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Page 12

Ros. Thou speak'st wiser then thou art ware of

Clo. Nay, I shall nere be ware of mine owne wit, till I breake my shins against it

Ros. Ioue, Ioue, this Shepherds passion, Is much vpon my fashion

Clo. And mine, but it growes something stale with mee

Cel. I pray you, one of you question yon'd man, If he for gold will giue vs any foode, I faint almost to death

Clo. Holla; you Clowne

Ros. Peace foole, he's not thy kinsman

Cor. Who cals? Clo. Your betters Sir

Cor. Else are they very wretched

Ros. Peace I say; good euen to your friend

Cor. And to you gentle Sir, and to you all

Ros. I prethee Shepheard, if that loue or gold Can in this desert place buy entertainment, Bring vs where we may rest our selues, and feed: Here's a yong maid with trauaile much oppressed, And faints for succour

Cor. Faire Sir, I pittie her, And wish for her sake more then for mine owne, My fortunes were more able to releeue her: But I am shepheard to another man, And do not sheere the Fleeces that I graze: My master is of churlish disposition, And little wreakes to finde the way to heauen By doing deeds of hospitalitie. Besides his Coate, his Flockes, and bounds of feede Are now on sale, and at our sheep-coat now By reason of his absence there is nothing That you will feed on: but what is, come see, And in my voice most welcome shall you be

Ros. What is he that shall buy his flocke and pasture? Cor. That yong Swaine that you saw heere but erewhile, That little cares for buying any thing

Ros. I pray thee, if it stand with honestie, Buy thou the Cottage, pasture, and the flocke, And thou shalt haue to pay for it of vs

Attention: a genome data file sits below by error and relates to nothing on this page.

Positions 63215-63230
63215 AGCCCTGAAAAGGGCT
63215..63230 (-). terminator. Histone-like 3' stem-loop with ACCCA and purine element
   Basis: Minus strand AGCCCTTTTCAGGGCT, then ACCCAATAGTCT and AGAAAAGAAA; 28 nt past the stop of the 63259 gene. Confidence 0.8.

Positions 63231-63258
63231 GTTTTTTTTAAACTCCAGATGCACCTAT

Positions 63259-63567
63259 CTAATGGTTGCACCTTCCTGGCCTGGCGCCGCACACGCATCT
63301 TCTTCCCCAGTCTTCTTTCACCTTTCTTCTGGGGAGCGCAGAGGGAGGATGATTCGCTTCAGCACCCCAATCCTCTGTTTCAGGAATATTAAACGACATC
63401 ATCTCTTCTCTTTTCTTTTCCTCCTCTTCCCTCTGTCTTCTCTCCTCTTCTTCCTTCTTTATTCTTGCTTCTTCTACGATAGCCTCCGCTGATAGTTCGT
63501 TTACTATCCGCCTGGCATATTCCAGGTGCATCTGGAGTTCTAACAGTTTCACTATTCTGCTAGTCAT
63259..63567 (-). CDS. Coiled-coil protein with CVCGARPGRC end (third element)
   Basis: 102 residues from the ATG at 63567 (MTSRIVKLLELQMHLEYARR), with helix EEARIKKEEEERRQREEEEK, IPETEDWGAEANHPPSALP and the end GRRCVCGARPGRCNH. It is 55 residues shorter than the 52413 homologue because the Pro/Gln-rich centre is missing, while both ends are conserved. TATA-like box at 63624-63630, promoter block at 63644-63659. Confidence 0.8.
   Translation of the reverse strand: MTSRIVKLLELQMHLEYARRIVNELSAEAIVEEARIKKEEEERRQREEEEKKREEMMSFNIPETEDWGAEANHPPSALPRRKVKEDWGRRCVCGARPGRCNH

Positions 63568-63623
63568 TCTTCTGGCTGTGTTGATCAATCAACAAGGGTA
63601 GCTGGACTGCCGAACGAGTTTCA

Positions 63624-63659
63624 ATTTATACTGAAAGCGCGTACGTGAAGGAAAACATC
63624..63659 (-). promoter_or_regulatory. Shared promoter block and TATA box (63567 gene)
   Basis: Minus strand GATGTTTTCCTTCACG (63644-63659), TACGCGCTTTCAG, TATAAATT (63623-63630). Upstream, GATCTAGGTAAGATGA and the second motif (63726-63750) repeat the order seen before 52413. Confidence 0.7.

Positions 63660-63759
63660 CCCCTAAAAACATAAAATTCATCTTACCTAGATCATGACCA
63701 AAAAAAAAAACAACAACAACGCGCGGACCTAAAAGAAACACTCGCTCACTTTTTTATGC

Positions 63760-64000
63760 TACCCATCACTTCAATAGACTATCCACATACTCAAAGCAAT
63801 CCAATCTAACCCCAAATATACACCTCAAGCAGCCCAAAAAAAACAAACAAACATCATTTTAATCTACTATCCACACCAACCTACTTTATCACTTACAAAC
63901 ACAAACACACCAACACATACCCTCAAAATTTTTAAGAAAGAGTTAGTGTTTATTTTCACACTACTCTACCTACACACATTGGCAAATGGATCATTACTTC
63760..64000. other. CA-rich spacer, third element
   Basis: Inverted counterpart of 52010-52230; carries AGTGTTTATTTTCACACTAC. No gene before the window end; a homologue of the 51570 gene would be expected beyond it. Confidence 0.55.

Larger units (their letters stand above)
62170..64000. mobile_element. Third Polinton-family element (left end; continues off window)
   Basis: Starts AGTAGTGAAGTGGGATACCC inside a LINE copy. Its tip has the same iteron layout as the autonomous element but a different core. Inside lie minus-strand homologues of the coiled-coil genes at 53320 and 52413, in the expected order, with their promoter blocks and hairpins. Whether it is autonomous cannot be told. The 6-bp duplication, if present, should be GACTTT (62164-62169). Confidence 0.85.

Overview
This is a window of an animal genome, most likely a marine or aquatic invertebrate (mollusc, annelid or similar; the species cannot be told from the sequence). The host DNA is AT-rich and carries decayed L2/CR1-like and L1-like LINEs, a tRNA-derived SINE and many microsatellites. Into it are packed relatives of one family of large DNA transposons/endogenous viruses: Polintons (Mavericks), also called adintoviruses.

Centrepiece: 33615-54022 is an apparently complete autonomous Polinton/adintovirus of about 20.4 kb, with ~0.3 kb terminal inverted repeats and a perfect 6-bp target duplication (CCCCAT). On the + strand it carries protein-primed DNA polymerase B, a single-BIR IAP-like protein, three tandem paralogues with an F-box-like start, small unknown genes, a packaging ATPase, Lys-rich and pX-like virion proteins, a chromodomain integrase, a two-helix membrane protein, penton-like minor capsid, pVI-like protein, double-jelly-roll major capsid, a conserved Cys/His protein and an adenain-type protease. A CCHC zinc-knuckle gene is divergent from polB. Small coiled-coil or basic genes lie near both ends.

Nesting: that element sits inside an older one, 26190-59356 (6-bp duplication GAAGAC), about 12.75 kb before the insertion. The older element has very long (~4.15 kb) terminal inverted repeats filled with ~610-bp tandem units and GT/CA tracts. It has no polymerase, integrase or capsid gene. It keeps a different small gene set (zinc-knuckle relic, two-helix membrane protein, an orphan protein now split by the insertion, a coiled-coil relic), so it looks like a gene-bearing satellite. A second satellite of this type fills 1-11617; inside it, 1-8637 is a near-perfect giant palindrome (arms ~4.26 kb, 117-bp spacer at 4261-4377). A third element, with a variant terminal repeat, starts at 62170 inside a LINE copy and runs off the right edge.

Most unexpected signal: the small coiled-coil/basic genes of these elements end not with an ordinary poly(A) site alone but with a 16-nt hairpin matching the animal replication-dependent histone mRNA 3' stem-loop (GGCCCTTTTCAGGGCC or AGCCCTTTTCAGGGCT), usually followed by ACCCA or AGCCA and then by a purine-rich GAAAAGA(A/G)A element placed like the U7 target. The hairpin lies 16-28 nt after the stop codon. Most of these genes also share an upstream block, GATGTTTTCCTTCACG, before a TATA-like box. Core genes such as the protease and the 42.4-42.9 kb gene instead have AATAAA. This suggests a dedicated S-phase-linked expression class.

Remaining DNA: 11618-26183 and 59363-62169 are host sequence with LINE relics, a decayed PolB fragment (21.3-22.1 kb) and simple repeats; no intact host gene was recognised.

Cel. And we will mend thy wages: I like this place, and willingly could Waste my time in it

Cor. Assuredly the thing is to be sold: Go with me, if you like vpon report, The soile, the profit, and this kinde of life, I will your very faithfull Feeder be, And buy it with your Gold right sodainly.

Exeunt.

Scena Quinta.

Enter, Amyens, Iaques, & others.

Song.

Vnder the greene wood tree, who loues to lye with mee, And turne his merrie Note, vnto the sweet Birds throte: Come hither, come hither, come hither: Heere shall he see no enemie, But Winter and rough Weather

Iaq. More, more, I pre'thee more

Amy. It will make you melancholly Monsieur Iaques Iaq. I thanke it: More, I prethee more, I can sucke melancholly out of a song, As a Weazel suckes egges: More, I pre'thee more

Amy. My voice is ragged, I know I cannot please you

Iaq. I do not desire you to please me, I do desire you to sing: Come, more, another stanzo: Cal you 'em stanzo's? Amy. What you wil Monsieur Iaques

Iaq. Nay, I care not for their names, they owe mee nothing. Wil you sing? Amy. More at your request, then to please my selfe

Iaq. Well then, if euer I thanke any man, Ile thanke you: but that they cal complement is like th' encounter of two dog-Apes. And when a man thankes me hartily, me thinkes I haue giuen him a penie, and he renders me the beggerly thankes. Come sing; and you that wil not hold your tongues

Amy. Wel, Ile end the song. Sirs, couer the while, the Duke wil drinke vnder this tree; he hath bin all this day to looke you

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William Shakespeare Plays

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